Visiting a church July 15th

15 Jul

Last week someone I know through an internet group wrote of an experience visiting a particular church in our area. So I decided to visit that church this week to see if my experience would be similar.

This is a large church that is currently without a lead pastor. It is in a generally conservative area and seems to have built some (or all) it’s success on being a progressive alternative to the others in the area. As I approached the building about 10 minutes before the service’s start, others were arriving, and I thought I was in for an ‘ignored visitor’ experience when a lady who was converging with me in heading towards the main door looked my way then raised her hand and waved at and greeted someone behind me. Right after that a pillar was between us, but when we both emerged on the other side she said hello to me as well.

There were two young ladies who were standing as greeters just inside the doorway, and they shook my hand and said hello. I got a sense that they had been assigned to stand there and greet, but that they did not understand the task’s purpose. But it was still good to have someone there right as you enter, saying hello.

This church facility has a large lobby area that bridges the worship space and the classroom areas of the building. I have been in it before, so I knew my way around. Knowing my way, I did not pay too much attention to whether there were indicators as to where things were. Stepping beyond the greeters I did experience some confusion that is quite common when new to a building or situation. When you are that new person, it seems to you everyone knows everyone already and everyone knows where to go and what to do. I saw someone with a coffee, and had a desire to have one as well, but the table with the coffee urn on it was not operational. I realized that partly what letting you get a coffee (or even any refreshment) does is give you an opportunity to have something in your hand so you are ‘doing’ something, and then ‘case the place’ without empty hands. When coffee was not an option I purposively went to the washroom (again, with nothing to hold or look occupied with there is a sense that one must keep moving with some look of purpose) and then went and chose a seat near the rear of the worship space. There were young guys handing out bulletins as one entered the worship space. This space was quite large, and it surprised me that it was flat and that the stage area was really not raised well enough for me to have a good view of the musicians and speakers at the front. The stage area had a huge window behind it which afforded a nice view of the mountains in the distance. Even though it was a semi-overcast morning, that back-lighting also made it hard to see the worship leaders clearly. At one point in the service some blinds were closed over that window.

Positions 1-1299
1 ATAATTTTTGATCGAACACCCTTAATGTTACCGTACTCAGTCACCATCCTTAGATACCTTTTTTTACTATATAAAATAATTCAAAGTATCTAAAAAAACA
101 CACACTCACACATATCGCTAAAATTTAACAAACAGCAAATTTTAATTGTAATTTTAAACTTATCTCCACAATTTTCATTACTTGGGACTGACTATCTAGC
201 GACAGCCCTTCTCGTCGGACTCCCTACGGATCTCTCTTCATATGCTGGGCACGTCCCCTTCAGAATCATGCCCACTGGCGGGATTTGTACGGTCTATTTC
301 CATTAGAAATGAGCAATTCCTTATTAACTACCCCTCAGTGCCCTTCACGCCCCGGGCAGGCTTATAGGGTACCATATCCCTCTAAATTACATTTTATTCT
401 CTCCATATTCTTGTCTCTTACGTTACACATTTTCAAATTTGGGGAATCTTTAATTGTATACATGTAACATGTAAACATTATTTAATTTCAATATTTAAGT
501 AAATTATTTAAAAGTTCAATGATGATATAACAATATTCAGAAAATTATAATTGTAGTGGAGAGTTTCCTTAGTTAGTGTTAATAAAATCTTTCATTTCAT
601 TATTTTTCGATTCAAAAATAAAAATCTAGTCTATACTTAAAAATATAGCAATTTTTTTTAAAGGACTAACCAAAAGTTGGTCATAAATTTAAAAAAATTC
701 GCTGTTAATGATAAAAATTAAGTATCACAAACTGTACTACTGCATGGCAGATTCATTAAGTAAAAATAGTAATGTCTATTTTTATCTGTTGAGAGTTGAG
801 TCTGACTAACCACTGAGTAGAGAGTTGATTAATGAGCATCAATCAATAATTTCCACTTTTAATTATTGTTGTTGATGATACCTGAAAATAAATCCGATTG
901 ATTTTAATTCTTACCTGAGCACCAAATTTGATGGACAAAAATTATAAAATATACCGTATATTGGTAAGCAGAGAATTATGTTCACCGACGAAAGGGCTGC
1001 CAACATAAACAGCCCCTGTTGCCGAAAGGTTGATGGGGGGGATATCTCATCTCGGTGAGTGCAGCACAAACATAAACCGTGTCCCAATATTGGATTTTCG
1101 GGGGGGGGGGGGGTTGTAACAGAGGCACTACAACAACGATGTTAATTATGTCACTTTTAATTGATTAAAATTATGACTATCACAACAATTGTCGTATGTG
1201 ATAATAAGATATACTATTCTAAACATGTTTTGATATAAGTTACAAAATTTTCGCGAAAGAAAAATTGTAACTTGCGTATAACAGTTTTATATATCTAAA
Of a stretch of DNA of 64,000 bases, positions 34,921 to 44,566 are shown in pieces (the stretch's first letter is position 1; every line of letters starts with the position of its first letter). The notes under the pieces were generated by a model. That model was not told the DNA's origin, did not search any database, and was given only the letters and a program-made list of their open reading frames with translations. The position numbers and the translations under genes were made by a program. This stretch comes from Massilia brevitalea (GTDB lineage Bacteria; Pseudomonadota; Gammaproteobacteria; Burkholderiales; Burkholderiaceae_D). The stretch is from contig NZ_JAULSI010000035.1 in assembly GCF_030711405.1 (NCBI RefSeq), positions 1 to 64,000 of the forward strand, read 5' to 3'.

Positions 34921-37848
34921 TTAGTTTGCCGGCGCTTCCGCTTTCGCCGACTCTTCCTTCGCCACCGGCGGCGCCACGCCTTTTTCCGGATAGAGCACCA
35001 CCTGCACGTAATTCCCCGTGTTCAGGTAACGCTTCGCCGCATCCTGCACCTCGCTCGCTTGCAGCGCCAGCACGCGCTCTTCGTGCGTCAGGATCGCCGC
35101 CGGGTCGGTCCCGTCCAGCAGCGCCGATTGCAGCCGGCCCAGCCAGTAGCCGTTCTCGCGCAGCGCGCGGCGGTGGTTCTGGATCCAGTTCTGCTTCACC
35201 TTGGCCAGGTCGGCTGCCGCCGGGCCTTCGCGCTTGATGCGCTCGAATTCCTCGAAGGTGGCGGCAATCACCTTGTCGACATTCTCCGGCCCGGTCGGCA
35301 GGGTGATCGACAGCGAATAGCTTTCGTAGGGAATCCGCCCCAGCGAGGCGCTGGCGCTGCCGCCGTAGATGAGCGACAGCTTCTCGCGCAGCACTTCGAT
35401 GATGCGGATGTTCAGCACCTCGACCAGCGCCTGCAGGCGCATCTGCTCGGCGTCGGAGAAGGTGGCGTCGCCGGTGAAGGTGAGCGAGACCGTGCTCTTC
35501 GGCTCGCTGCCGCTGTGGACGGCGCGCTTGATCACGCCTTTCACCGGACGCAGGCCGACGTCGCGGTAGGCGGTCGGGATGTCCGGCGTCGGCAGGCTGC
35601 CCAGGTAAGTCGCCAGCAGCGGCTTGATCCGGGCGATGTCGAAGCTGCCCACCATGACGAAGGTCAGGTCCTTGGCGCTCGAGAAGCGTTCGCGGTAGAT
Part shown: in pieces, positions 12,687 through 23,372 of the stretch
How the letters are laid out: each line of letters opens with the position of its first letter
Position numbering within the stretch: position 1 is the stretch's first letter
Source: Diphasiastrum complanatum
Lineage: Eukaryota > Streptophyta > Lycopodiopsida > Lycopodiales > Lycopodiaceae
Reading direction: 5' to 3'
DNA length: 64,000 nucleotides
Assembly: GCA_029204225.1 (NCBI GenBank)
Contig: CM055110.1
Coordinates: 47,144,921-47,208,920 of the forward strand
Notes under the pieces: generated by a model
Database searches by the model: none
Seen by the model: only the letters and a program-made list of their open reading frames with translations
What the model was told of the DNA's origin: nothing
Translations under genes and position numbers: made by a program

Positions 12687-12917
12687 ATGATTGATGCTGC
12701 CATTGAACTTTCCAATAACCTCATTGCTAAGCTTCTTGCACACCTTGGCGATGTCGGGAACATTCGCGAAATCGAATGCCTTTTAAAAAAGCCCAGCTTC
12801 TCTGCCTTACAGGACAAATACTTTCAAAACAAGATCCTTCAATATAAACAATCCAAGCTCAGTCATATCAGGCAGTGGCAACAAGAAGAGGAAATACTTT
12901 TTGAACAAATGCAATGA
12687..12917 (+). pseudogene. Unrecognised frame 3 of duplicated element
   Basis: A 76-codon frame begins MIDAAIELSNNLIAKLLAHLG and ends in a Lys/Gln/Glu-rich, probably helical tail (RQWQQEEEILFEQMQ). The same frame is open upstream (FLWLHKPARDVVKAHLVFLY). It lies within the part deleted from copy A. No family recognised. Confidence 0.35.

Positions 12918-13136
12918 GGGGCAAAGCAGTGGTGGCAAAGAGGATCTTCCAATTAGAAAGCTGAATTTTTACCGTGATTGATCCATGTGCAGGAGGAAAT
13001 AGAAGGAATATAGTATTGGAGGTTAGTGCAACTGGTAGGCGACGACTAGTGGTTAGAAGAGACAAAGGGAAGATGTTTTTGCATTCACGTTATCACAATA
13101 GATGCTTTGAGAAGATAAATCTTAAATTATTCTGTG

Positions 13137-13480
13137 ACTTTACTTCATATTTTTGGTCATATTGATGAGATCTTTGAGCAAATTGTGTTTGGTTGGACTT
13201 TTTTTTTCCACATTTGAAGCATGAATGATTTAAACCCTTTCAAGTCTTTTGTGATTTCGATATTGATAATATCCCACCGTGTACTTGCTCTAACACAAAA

The bulletin had some basic information in it, a very general outline of the service, and it had the passage under consideration on this morning printed in it. There were also inserts that dealt with other ministries, such as the VBS program that had been run that week.

At the appointed time the worship leaders appeared and one of them welcomed us briefly but warmly, focusing on visitors with his words He asked those who had helped with VBS to raise there hands, then encouraged the rest to thank them with applause.

We were led into worship after that by a contemporary narration of Psalm 100 that had a music track playing while pictures from VBS where shown. The gestures or actions of the children shown were clearly related to the words being said. This struck me as a wonderful way of tying things together. If I had been there as a community parent who’s child had attended, I would have known that VBS was important in the fabric of this church.